Hey fellow managers and leaders!
Welcome to this issue of the Supermanagers TLDR.
You read that right. Today, we’re excited to announce a new chapter for this community, previously known as the Manager TLDR.
Yes, we might have a ✨ fresh ✨ new name. But don’t worry… the mission of this newsletter – and all the content we produce at Fellow – continues to be the same: to help you continuously grow as a leader and excel at the art of managing teams.
Now, why make the announcement today? 🎉
Last week marked a special occasion because we celebrated 100 episodes of the Supermanagers podcast. And for that special occasion, we had the honor of interviewing David Sacks – founding COO of PayPal, General Partner at Craft Ventures, and one of the best operators in the SaaS space.
Today’s newsletter will provide you with all the insights and best practices shared by our special guest… plus EXCLUSIVE content only available to the leaders in this community!
Let’s get into it ⬇
Exclusive content ✨
How did the “PayPal Mafia” come together?
There’s one thing that companies like Tesla, LinkedIn, YouTube, Yelp, and Yammer have in common – all their founders started their careers at PayPal. We were intrigued to know… how is it possible that so many great people worked together under the same roof? And why were they all successful in starting these innovative companies? Watch the exclusive clip below to hear David Sacks’ answer.
Hint: it’s all about people, timing, and playbooks.
1. Being “charismatic” isn’t necessary to be an effective manager.
According to David Sacks, you don’t need to be an extroverted or charismatic person to be a good leader – as long as you focus on a specific set of management techniques and activities…
2. There are six high-leverage activities that every manager should focus on:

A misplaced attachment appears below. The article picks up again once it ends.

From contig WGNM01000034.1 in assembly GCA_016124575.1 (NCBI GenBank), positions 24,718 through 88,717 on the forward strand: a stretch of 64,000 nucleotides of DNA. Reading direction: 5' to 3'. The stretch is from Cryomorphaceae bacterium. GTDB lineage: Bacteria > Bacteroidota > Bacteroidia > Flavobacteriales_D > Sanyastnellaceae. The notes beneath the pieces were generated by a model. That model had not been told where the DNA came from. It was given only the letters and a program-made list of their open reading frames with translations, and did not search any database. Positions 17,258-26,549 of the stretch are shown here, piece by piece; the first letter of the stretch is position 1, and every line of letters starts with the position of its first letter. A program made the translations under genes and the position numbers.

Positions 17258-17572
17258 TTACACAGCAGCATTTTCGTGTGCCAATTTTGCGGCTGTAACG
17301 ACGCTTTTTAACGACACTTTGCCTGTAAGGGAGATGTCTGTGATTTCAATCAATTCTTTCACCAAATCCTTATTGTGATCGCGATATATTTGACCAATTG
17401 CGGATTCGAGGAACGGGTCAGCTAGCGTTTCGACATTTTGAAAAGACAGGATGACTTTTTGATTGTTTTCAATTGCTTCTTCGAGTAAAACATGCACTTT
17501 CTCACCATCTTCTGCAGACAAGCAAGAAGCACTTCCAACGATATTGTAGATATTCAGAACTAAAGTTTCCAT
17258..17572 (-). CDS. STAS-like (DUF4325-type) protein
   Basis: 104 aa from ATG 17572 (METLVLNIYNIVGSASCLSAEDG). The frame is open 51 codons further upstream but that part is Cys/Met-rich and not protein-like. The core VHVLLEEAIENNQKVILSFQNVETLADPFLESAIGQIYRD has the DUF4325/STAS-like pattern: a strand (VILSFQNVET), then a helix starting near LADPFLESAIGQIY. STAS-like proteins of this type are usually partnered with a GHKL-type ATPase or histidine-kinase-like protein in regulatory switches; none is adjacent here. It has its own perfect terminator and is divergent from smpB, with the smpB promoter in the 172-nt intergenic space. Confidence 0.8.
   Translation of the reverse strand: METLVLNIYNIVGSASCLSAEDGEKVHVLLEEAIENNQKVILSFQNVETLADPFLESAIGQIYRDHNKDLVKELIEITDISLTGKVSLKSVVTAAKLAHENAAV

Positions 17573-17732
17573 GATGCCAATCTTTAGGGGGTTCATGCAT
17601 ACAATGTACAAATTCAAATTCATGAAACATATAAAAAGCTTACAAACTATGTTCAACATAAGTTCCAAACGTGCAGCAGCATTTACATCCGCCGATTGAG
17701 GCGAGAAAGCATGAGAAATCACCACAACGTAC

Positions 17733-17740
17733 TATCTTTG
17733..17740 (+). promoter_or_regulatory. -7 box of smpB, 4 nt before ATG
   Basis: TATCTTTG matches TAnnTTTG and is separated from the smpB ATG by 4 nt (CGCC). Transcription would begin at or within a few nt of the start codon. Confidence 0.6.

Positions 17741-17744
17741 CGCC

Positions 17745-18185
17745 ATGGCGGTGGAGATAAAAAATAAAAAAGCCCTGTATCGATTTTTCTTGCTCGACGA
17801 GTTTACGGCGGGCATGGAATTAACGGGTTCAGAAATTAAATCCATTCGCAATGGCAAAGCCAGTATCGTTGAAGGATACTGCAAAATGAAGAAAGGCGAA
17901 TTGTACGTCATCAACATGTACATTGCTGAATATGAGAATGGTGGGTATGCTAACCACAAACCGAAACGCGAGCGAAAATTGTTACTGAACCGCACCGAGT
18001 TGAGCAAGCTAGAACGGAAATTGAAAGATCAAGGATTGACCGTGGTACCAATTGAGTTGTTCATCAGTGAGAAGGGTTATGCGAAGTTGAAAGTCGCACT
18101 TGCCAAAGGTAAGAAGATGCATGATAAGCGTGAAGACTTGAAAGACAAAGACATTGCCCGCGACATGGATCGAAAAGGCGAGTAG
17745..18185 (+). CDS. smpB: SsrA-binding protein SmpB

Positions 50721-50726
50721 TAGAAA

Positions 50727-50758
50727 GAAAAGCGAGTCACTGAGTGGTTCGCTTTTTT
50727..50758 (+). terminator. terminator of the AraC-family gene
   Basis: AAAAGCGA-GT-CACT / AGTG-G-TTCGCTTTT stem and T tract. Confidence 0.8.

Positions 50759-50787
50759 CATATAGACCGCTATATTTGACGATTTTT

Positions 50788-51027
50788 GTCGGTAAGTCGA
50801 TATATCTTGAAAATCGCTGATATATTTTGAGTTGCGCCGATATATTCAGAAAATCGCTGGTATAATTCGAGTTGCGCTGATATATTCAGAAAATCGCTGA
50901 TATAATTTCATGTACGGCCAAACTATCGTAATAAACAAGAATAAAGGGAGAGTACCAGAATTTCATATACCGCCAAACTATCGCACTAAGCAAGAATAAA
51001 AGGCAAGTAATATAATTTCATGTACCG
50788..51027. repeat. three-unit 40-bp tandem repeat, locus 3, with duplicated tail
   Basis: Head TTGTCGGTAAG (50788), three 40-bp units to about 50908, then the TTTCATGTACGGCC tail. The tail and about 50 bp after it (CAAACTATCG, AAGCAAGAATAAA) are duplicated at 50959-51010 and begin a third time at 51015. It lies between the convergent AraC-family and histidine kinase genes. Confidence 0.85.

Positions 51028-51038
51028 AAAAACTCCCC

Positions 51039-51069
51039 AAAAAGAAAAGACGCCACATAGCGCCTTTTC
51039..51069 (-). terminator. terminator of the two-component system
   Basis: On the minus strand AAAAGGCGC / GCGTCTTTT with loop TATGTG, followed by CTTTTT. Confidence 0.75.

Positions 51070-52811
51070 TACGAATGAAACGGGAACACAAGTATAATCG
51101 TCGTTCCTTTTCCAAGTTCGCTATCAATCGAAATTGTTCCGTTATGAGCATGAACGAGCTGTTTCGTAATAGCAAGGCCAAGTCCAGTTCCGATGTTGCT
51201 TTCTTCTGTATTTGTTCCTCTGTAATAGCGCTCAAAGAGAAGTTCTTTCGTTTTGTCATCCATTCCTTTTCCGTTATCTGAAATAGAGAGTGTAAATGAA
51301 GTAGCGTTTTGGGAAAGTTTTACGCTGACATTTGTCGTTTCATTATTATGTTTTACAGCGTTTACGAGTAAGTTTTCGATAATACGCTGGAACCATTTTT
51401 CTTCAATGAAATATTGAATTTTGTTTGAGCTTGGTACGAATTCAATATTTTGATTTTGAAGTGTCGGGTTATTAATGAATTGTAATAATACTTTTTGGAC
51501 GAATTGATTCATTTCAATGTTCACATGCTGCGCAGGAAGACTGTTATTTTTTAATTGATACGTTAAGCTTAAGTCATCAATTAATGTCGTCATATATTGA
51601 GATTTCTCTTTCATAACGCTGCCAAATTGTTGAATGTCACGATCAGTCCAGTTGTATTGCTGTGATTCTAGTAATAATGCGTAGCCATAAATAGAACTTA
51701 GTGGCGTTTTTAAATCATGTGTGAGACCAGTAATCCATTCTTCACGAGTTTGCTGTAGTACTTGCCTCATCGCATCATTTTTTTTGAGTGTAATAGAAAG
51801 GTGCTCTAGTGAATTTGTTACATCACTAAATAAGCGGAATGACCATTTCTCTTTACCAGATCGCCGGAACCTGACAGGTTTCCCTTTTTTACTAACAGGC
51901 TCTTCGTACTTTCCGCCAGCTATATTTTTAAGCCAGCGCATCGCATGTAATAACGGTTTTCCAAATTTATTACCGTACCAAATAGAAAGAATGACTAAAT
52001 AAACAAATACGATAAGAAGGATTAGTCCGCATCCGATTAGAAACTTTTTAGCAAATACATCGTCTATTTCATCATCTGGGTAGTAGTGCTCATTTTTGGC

- Prioritization: making sure people are working on the most important things.
- Communication: communicating what those priorities are.
- Alignment: resolving disagreements and working effectively together.
- Training: making sure people know how to do the job.
- Metrics: measuring the results.
- Feedback loops: creating cadences and rituals to learn and adjust.
3. Learning the art of delegation is important – but you shouldn’t ALWAYS delegate.
When you’re a manager, you want to do the things that maximize your team’s output. Sometimes, this might involve training them and delegating projects or tasks. However, David Sacks argues that sometimes, you’ll have to roll up your sleeves and do some of the work yourself.
🏀 Quote: “Think about Michael Jordan ticking the game-winning shot,” said David Sacks. “He always wants the ball in his hands when there are 15 seconds left in the game, even though everyone’s guarding him because it’s a very high leverage situation for him to win. So if you’re in that sort of do-or-die moment, the shot clock is winding down, and the buzzer is about to go off. You have to make sure the ball is in the hands of the best person to take that shot, whether it’s a manager or the CEO. But in many other situations that aren’t high leverage, you want to delegate those tasks so that you can spend your time on more important things.”
And last but not least, please tell your friends and fellow managers about this newsletter (they can subscribe here). It would be awesome if you could help us spread the word about these resources for growth-minded leaders like you!
See you next time 👋
Manuela & the Fellow.app team